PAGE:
Enterprises will become far more savvy and deliberate in deciding which workloads should be run in which clouds—public, private, hybrid, or multiple. Customers will even play an arbitrage game fitting workloads to the clouds based on the cost profile of the infrastructure supplied by a given cloud vendor. They’ll start designing for a specific cloud depending on if they need heavy compute, a lot of storage, or network bandwidth—or maybe all of it.
In a public cloud, enterprises need to understand how their workloads fit with the provider’s instance types. Is it more effective to have their workloads scale up on larger hardware instances, or do they best fit with smaller instances that can be scaled up and down in a clustered environment? Network bandwidth becomes a factor as more data has to be moved between parts of the architecture, and that is an expense.
Three: Augmentation Accelerates Digital Transformation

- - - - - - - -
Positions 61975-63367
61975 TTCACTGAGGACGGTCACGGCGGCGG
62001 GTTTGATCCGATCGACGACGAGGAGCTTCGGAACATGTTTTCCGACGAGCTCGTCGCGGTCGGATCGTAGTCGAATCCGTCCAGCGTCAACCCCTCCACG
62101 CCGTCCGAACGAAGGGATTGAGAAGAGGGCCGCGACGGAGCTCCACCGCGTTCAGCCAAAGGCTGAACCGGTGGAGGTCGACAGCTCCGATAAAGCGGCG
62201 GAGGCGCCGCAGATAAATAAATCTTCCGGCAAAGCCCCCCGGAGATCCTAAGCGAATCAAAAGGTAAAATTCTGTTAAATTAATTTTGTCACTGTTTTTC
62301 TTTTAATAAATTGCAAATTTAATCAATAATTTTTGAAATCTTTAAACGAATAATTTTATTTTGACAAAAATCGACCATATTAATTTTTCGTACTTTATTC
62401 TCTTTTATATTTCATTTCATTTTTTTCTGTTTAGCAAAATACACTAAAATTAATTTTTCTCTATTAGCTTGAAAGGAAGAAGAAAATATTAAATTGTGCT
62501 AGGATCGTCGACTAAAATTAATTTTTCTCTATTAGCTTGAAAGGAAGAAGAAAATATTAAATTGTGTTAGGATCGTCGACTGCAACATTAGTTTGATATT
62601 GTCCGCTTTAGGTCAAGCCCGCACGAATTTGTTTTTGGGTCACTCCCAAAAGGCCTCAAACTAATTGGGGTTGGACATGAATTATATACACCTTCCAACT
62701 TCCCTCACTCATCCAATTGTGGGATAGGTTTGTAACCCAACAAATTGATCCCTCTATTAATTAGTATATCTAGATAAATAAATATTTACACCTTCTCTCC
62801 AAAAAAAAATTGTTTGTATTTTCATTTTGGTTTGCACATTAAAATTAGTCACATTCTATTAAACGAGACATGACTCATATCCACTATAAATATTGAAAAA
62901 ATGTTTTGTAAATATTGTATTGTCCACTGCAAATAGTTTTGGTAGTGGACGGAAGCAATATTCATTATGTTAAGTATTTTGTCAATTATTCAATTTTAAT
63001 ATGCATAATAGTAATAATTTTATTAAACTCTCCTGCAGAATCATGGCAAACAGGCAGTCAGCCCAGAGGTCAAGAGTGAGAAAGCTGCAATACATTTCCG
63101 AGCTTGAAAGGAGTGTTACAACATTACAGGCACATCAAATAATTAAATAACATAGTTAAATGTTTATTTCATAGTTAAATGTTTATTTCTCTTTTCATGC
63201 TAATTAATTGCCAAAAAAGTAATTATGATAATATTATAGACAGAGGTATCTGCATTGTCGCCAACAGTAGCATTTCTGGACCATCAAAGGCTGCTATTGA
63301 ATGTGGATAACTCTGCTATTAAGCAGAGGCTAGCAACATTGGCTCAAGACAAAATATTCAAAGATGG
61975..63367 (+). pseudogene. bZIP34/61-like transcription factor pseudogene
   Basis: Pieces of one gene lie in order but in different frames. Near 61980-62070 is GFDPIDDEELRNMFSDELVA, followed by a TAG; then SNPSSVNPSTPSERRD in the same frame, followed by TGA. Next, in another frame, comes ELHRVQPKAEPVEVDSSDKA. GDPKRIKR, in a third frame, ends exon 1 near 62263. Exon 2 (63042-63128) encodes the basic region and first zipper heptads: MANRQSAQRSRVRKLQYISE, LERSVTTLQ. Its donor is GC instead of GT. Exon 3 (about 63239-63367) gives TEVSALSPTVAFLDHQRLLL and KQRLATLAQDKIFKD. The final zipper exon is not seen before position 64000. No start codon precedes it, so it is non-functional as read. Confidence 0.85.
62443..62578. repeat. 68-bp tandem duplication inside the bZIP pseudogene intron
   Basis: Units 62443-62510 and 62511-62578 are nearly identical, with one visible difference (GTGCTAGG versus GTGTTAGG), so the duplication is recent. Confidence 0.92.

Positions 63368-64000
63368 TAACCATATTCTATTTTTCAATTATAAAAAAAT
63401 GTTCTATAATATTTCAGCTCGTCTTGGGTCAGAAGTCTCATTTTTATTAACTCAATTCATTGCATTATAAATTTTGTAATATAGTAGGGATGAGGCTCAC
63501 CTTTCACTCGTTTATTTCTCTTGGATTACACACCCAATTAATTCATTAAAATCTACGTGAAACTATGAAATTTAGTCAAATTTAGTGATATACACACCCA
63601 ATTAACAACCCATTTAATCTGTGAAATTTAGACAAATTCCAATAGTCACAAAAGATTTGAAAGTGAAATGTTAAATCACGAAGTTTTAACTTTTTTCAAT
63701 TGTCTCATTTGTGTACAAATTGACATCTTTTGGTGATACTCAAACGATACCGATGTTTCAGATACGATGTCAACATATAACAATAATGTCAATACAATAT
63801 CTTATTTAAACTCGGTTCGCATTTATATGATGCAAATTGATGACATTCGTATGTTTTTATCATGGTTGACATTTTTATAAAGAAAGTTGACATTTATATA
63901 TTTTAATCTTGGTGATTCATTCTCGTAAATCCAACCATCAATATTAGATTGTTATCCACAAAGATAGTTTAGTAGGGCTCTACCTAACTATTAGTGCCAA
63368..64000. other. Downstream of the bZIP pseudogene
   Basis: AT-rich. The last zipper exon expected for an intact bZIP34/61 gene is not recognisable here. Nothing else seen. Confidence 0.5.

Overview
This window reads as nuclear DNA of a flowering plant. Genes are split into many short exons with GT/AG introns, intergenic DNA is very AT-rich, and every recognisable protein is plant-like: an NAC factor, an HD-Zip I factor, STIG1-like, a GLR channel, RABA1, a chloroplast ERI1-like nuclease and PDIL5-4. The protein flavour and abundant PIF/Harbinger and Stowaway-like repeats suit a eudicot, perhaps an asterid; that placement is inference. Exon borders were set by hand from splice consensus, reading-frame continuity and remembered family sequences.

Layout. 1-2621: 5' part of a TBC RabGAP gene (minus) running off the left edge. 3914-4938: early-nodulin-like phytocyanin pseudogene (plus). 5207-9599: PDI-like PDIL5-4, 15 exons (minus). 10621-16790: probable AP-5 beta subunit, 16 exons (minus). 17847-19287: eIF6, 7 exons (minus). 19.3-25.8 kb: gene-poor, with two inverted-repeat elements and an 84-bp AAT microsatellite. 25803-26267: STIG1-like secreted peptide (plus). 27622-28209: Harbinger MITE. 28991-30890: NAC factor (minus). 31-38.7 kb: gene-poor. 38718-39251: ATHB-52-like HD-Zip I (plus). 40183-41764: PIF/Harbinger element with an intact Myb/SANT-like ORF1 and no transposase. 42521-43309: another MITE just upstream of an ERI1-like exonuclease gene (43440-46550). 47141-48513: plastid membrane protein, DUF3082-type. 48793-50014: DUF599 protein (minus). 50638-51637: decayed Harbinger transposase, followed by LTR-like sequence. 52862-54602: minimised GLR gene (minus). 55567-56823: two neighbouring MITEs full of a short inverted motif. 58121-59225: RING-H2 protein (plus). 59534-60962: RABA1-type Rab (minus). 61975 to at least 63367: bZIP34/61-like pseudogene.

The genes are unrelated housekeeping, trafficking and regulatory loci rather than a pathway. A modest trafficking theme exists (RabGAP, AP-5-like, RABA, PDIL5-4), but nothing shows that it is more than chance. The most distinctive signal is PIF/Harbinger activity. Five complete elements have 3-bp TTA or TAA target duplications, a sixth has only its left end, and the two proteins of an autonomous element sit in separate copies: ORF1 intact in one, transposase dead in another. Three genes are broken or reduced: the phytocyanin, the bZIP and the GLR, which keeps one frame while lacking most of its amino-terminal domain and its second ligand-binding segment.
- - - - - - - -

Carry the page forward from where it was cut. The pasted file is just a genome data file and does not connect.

Above, I said digital transformation will accelerate, and that all companies will necessarily be using the latest cloud advances for all their workloads. But you’re probably asking how companies can transform to digital processes given the 30-plus years of accumulated business systems that comprise their back-office footprints.
Enter digital augmentation. Not every system or business process can—or should—be ripped entirely out and reinvented. Often, adding modern technologies around, or at the front end of, existing processes and systems can dramatically speed transformation to something familiar but far more efficient. And in some cases, complete rip and replaces just aren’t practical.